Superfund sites often consist of complex mixtures of polycyclic aromatic hydrocarbons (PAHs). It is widely recognized that PAHs pose risks to human and environmental health, but the risks posed by exposure to PAH mixtures are unclear. We constructed an environmentally relevant PAH mixture with the top 10 most prevalent PAHs (SM10) from a Superfund site derived from environmental passive sampling data. Using the zebrafish model, we measured body burden at 48 hours post fertilization (hpf) and evaluated the developmental and neurotoxicity of SM10 and the 10 individual constituents at 24 hours post fertilization (hpf) and 5 days post fertilization (dpf). Zebrafish embryos were exposed from 6 to 120 hpf to (1) the SM10 mixture, (2) a variety of individual PAHs: pyrene, fluoranthene, retene, benzo[a]anthracene, chrysene, naphthalene, acenaphthene, phenanthrene, fluorene, and 2-methylnaphthalene. We demonstrated that SM10 and only 3 of the individual PAHs were developmentally toxic. Subsequently, we constructed and exposed developing zebrafish to two sub-mixtures: SM3 (comprised of 3 of the developmentally toxicity PAHs) and SM7 (7 non-developmentally toxic PAHs). We found that the SM3 toxicity profile was similar to SM10, and SM7 unexpectedly elicited developmental toxicity unlike that seen with its individual components. The results demonstrated that the overall developmental toxicity in the mixtures could be explained using the general concentration addition model. To determine if exposures activated the AHR pathway, spatial expression of CYP1A was evaluated in the 10 individual PAHs and the 3 mixtures at 5 dpf. Results showed activation of AHR in the liver and vasculature for the mixtures and some individual PAHs. Embryos exposed to SM10 during development and raised in chemical-free water into adulthood exhibited decreased learning and responses to startle stimulus indicating that developmental SM10 exposures affect neurobehavior. Collectively, these results exemplify the utility of zebrafish to investigate the developmental and neurotoxicity of complex mixtures.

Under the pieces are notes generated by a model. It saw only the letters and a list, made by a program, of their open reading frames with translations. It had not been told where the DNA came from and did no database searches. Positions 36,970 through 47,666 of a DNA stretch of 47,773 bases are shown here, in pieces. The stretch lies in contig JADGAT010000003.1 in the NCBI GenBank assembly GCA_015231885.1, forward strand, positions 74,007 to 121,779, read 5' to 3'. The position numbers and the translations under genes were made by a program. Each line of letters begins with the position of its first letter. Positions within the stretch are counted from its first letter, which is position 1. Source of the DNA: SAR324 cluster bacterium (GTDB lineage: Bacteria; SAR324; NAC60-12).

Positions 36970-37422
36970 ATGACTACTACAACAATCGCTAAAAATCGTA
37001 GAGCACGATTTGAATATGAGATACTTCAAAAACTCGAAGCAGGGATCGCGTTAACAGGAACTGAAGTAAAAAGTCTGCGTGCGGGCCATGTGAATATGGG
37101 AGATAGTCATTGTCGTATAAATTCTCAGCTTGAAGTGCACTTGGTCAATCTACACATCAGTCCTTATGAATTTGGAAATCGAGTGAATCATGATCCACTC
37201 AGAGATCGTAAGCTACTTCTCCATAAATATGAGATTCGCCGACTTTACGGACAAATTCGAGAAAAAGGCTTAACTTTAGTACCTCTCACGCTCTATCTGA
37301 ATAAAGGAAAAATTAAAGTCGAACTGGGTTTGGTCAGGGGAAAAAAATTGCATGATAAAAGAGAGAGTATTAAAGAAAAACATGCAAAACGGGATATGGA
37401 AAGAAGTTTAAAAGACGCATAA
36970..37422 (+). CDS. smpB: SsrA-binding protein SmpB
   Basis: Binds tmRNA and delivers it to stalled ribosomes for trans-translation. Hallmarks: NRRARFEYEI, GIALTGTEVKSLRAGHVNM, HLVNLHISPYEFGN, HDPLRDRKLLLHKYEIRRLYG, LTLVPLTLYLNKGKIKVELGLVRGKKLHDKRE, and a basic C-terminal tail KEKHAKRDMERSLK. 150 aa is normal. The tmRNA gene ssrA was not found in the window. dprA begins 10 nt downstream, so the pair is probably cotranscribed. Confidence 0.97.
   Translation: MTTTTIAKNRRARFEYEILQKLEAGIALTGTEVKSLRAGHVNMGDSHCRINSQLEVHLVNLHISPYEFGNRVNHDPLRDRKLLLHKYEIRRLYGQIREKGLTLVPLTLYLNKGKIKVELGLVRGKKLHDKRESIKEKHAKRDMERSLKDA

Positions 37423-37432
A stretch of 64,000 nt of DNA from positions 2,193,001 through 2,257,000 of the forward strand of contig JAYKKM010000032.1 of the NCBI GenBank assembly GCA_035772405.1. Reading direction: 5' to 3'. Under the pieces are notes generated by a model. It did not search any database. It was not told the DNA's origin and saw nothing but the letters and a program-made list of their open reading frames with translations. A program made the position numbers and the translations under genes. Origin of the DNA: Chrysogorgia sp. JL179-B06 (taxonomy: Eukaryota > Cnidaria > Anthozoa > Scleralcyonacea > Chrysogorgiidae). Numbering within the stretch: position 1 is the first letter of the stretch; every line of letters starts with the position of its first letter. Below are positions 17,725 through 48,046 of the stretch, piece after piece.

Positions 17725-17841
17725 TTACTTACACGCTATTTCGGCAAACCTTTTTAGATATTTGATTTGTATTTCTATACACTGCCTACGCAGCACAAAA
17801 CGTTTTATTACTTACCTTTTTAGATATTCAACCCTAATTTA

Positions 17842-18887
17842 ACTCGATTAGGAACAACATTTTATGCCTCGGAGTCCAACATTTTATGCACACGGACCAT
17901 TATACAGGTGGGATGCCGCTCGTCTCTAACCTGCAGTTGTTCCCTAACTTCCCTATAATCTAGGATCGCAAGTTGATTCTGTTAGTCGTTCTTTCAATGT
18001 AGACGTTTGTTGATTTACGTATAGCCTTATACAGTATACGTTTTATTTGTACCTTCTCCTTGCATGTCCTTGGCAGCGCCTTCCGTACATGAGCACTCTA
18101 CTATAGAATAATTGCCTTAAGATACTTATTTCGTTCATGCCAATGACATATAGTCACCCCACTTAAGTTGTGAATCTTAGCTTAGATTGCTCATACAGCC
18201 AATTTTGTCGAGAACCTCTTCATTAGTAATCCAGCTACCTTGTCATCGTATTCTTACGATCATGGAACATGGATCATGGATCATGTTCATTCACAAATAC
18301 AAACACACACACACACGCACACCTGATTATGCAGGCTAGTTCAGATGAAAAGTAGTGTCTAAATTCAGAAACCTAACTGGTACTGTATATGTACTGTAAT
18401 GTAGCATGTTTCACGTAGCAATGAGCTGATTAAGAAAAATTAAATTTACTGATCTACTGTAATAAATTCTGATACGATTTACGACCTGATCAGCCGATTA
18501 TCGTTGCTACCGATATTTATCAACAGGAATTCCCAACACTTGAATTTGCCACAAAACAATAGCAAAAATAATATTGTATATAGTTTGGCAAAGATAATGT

The principal aim of this study was to monitor the occurrence of some metals and polycyclic aromatic hydrocarbons (PAHs) in fish and mussels from the Gulf of Naples. A comparison with previous researches of the same area was carried out, and the intakes of these compounds through the diet and their effect on the tolerable intake values (when available) were assessed. Cadmium (Cd), chromium (Cr), and lead (Pb) were detected by flameless atomic absorption spectroscopy (Cd, Cr, and Pb); arsenic (As) and mercury (Hg) were detected by applying the hydride method. PAHs were detected by high-performance liquid chromatography. Widespread contamination was found. Among the metals, Hg showed the highest maximum levels of 284.94 ng/g wet weight (ww) in fish and 480.00 ng/g ww in mussels. Chrysene, phenanthrene, fluoranthene, anthracene, and benzo[k]fluoranthene were the most common PAHs in fish, whereas benzo[a]anthracene, pyrene, phenanthrene, acenaphthylene, and acenaphthene were the most frequently occurring compounds in mussels. The concentrations of As, Cr, Hg, Pb, and PAHs in fish were found to decrease over a period of 30 years, whereas the Cd levels remained constant. The Hg, Pb, and PAH levels in mussels increased over the period 2010 to 2016. Finally, the average consumption of mussels led to the highest effect on the Tolerable Daily Intake of Hg, which was exceeded by 19%.
Polycyclic aromatic hydrocarbons (PAHs) are widespread in the environment and can adversely affect human health. The aim of the present study is to describe the level of PAHs exposure in children living in Kraków, one of the most polluted cities in Poland, and to determine the relationship of urinary biomarkers with environmental PAHsexposure. Urinary monohydroxy metabolites (OH-PAHs) of 20 PAHs were assessed in 218 three-year old children, of which only 10 were present in nearly all the samples: monohydroxy metabolites of naphthalene, fluorene, phenantrene and pyrene. Of the metabolites analyzed, hydroxynaphthalenes were predominant and constituted almost 73% of total excreted OH-PAHs, while 1-OH-PYRene was the least abundant (2.3% of total OH-PAHs). All measured urinary OH-PAHs were statistically significantly correlated with each other (R = 0.165-0.880) but the highest correlation coefficients with other individual OH-PAHs and with total OH-PAHs were observed for 2-OH-FLUOR. Children exposed at home to environmental tobacco smoke (ETS) had higher concentrations of fluorene and pyrene urinary metabolites compared to those without ETS exposure; and those exposed to gas-based appliances used for cooking or heating water had higher levels of fluorene and phenanthrene metabolites than children not exposed. The use of coal, wood or oil for heating was associated with elevated levels of 1-OH-PYRene. Urinary PAHs metabolites only modestly reflect high molecular weight carcinogenic PAHs exposures such as those monitored in air in the present study. None of the measured PAHs metabolites was correlated with airborne PM2.5and only two were slightly correlated with measured higher molecular mass airborne PAHs. The average concentrations of these specific metabolites in Polish children were much higher than observed in other pediatric populations living in developed countries. Our findings suggest that to capture various sources of PAHs, in addition to 1-OH-PYRene, biomonitoring of PAHs exposure should include 2-OH-NAP and 2-OH-FLUOR.